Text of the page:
Deadly attacks hit Syria's university


Dozens of people were killed or injured Tuesday when two rockets struck the main university of Syrian northern Aleppo city, activists and local media said, as mortar shells rained down districts of the capital Damascus, killing one person and injuring others.

The twin rockets hit the faculty of Information Engineering in the University of Aleppo, ripping off the facade of the faculty and filling its vicinity with mounds of debris, broken glass and pools of blood, according to a footage aired by the state TV.

The country's official news agency SANA said the rockets were launched by armed "terrorists," a term used by the government to refer to the rebels. It did not disclose the number of casualties, but the oppositional Syrian Observatory for Human Rights, a London- based group, said 15 people were killed in the blast.

The observatory, however, stopped short of specifying the reason behind the blast.

Meanwhile, the pro-government news network Ajel quoted the governor of Aleppo as saying that the death toll of the Aleppo blast was 82 people, with more than 160 injured.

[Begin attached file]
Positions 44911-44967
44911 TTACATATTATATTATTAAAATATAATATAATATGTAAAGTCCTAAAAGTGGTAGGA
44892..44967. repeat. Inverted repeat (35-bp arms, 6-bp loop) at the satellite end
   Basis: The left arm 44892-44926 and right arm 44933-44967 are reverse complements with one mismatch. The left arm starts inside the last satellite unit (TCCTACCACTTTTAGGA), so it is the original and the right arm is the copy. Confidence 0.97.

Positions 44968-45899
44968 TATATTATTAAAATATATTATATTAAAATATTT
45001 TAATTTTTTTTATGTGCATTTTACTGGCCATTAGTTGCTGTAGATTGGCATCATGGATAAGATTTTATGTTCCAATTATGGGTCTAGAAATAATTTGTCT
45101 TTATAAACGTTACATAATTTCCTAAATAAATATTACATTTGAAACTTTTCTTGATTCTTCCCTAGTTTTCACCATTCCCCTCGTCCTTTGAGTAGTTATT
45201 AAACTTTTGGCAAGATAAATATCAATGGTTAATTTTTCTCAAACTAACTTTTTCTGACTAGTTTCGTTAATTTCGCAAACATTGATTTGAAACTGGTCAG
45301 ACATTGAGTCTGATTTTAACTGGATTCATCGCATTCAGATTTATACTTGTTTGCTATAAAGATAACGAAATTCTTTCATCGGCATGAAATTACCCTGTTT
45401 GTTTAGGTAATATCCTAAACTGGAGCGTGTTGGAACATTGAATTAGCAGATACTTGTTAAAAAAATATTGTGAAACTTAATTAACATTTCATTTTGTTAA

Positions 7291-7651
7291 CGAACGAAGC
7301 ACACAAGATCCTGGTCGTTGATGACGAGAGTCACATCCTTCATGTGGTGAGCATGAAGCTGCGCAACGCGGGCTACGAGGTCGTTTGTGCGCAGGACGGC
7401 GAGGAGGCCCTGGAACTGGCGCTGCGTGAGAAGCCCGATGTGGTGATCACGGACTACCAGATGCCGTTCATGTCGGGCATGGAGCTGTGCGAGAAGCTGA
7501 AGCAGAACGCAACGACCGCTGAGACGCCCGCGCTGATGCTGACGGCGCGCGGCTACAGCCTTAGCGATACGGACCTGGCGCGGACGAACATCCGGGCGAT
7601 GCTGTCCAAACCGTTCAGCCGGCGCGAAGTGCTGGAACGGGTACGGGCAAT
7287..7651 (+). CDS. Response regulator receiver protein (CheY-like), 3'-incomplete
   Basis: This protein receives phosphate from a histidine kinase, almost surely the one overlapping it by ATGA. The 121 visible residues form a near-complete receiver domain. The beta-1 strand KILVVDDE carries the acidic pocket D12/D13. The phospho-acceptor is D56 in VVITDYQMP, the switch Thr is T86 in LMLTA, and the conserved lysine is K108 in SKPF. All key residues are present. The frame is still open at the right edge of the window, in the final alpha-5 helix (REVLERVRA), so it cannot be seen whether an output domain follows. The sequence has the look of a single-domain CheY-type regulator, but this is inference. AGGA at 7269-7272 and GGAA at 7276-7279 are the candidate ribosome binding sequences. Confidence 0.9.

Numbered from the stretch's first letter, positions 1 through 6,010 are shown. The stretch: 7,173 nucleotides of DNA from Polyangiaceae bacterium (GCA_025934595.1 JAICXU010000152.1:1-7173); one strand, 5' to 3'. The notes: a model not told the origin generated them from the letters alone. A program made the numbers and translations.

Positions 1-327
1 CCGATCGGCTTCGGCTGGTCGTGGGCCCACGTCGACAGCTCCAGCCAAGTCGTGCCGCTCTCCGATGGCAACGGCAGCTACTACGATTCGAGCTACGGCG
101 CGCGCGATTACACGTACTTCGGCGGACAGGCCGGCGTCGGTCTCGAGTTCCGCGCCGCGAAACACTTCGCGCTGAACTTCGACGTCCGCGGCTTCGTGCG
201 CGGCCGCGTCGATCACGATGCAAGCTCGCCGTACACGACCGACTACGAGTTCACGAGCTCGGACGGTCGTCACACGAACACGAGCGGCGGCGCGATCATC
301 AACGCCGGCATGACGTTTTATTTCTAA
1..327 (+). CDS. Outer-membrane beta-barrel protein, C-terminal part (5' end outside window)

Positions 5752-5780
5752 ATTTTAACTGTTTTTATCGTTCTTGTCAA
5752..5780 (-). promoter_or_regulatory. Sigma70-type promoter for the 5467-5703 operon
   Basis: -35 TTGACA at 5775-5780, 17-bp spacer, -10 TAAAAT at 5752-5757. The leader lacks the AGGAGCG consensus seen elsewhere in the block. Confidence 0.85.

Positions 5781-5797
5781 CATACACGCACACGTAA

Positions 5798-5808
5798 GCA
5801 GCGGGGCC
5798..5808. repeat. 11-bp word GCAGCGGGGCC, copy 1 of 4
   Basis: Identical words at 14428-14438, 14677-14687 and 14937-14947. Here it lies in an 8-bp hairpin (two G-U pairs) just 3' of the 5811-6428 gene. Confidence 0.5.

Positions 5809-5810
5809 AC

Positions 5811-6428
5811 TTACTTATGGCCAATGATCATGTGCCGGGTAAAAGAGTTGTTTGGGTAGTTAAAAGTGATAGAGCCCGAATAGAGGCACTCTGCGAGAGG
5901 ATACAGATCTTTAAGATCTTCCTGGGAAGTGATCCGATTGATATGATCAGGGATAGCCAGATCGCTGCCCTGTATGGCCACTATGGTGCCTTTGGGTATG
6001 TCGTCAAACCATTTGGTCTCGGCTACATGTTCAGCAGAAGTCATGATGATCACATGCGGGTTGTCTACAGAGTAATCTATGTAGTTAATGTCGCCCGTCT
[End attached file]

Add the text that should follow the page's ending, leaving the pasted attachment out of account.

Media reports indicated that the rockets were launched from an area close to al-Layramoun roundabout and were meant to bring down a war jet flying overhead. The state media said the university was in session on Tuesday as it was the first day for semester exams. It said later that the exams have been postponed indefinitely in the carnage-hit university.

After the deadly blasts, two other shells slammed the Bani-Zaid district in Aleppo, causing an unknown number of causalities, said SANA.

The Syrian government and the rebels have traded accusations over the carnage in Aleppo, with the opposition activists alleging that the blast was caused by an airstrike on the area, a claim that was impossible of being confirmed.

Aleppo, Syria's largest city and a former economic hub, has emerged as the main focal point of deadly violence in Syria's 22- month-old crisis.

The armed rebels there have been pushing for territorial gains to control the city in hope of establishing their de facto capital in that crucial slice of Syria. However, most of the Aleppans have shown rejection to the presence of armed rebels and accused them of looting and burglary.

In the capital Damascus, meanwhile, four mortar shells struck two areas, killing one person and injuring others amid ongoing clashes elsewhere.

The first mortar slammed a government-run consumer corporation in al-Zablatani district in Damascus, killing the deputy manager of the facility and injuring a woman employee, according to local media reports.

The other three mortars landed at the Mazzeh 86 neighborhood west of Damascus, leaving property losses only. The district has been repeatedly targeted by rebels' mortars as it houses families and army officers from the minority Alawite, to which President Bashar al-Assad and the ruling elite belong.